Rarely does a television commercial elicit the emotional impact of an Oscar-nominated drama.
But “Emily’s Oz” – an advertisement that aired during Sunday’s award show – melted hearts around the world by offering a creative answer to a difficult question: What do blind people experience when they watch a movie?
In the commercial, a crew of professional artists and film producers bring to life the Land of Oz – as imagined (and directed) by Emily, an amazingly creative 7-year-old blind girl from Iowa.
“I think about the shape, I think about color, and I also think about sound,” whose family wants to keep their last name private. “I take into my brain, and I think about what [the movie] would look like to me.”
In Emily’s mind, the classic characters from The Wizard of Oz are a little different than they appeared onscreen in 1939. For instance, her Tin Man “has a big toe the size of a house,” while the Cowardly Lion “is small like a toy poodle” with webbed feet. The Scarecrow, meanwhile, has long wooden teeth and wears tubes for clothes. And as for Dorothy, Emily says she “looks just like me.”
Behind the Scenes of “Emily’s Oz”
As far back as her parents can remember, Emily always had an exceptionally active imagination. When she was a child, her mother tells PEOPLE Emily developed an entire “imaginary friend world,” complete with “different states” each with their own “geography, birds, animals” and even politics.
While Emily enjoys “doing typical 7-year-old kid stuff” like riding her bike and swimming, her mom says her new favorite toy is “an iPhone, which she loves because it’s so accessible with the voice command features.”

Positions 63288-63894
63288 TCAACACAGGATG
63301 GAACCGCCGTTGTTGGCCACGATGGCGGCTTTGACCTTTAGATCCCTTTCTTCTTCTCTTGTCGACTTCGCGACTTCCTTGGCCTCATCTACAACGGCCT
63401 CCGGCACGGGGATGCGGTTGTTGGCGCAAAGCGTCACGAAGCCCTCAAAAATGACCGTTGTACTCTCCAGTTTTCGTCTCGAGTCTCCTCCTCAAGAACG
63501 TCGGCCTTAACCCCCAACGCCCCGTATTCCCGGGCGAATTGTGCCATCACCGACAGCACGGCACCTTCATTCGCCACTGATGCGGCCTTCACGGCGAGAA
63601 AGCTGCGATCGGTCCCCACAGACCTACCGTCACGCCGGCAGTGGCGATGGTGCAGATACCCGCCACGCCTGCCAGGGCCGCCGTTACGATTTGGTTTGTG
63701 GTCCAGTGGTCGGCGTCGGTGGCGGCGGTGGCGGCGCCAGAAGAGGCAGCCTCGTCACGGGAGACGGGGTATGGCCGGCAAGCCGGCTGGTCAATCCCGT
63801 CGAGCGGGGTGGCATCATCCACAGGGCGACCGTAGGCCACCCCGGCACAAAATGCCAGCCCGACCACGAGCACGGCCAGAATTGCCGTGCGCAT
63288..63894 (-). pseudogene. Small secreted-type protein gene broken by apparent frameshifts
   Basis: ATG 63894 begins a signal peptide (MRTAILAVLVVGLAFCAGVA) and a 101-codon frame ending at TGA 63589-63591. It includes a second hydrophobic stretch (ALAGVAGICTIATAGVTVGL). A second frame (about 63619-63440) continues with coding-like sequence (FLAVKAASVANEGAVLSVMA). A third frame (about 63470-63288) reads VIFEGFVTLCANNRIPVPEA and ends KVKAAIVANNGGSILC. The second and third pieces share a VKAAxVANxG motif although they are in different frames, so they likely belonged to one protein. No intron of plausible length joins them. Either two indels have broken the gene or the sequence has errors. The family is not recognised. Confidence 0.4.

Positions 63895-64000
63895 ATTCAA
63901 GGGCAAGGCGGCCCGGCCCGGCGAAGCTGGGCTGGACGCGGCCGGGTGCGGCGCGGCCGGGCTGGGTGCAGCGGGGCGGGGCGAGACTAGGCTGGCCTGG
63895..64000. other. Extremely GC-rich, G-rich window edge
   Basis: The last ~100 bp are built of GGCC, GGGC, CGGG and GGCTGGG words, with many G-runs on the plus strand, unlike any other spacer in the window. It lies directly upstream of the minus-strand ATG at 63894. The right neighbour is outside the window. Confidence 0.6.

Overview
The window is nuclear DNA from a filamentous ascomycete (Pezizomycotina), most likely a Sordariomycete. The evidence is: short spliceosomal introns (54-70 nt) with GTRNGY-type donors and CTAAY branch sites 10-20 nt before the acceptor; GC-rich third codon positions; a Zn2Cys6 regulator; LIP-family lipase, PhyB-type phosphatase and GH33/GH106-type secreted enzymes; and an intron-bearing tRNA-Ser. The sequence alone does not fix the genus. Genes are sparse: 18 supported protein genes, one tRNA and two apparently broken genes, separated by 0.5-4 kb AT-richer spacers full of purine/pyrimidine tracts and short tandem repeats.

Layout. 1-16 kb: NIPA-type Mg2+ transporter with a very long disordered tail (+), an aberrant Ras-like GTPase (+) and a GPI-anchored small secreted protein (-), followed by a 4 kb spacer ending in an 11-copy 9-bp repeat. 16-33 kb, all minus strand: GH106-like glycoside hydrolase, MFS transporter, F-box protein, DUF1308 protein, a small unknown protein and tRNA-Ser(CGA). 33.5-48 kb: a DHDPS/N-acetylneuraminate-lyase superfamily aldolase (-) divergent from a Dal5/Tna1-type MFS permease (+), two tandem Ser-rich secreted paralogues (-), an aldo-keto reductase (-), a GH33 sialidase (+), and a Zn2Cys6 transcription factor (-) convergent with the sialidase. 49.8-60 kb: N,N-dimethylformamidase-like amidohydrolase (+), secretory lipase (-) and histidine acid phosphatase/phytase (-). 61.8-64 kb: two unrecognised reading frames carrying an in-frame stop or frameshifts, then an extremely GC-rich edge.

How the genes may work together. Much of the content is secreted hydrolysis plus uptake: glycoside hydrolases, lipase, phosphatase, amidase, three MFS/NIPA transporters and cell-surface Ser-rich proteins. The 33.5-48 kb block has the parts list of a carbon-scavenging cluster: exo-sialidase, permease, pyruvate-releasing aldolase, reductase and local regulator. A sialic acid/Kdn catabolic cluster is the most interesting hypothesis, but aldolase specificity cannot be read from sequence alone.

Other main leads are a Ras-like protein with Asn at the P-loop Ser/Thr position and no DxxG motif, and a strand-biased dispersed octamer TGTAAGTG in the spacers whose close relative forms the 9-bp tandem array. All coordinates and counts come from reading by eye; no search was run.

Now, thanks to the Xfinity technology promoted in her commercial, surfing the channels for Comcast customers will be as easy as communicating with their smartphone. With the X1 talking guide, the television will “read aloud selections like program titles, network names, and time slots,” all with the press of a button.
How X1 Works
“Emily s story perfectly captures the reason we work so hard on developing accessible products and services,” Tom Wlodkowski, Vice President of Accessibility for Comcast Cable tells PEOPLE.
Mr. Wlodkowski, who also happens to have a visual disability, added that, “At Comcast we want to create opportunities for people who love film and television, but who might not have the opportunity to experience it to its fullest.”
The X1 service is already available in millions of cable boxes on the market today, and Comcast is working to update existing boxes with the X1 service free of charge for those customers who have a visual disability, according to Wlodkowski.
As for Emily’s future, she says when she grows up she’d like to be either a veterinarian, librarian, musician, doctor, or even an artist – and with new technologies breaking down barriers for the 8.1 million Americans living with visual impairments everyday, the possibilities are endless.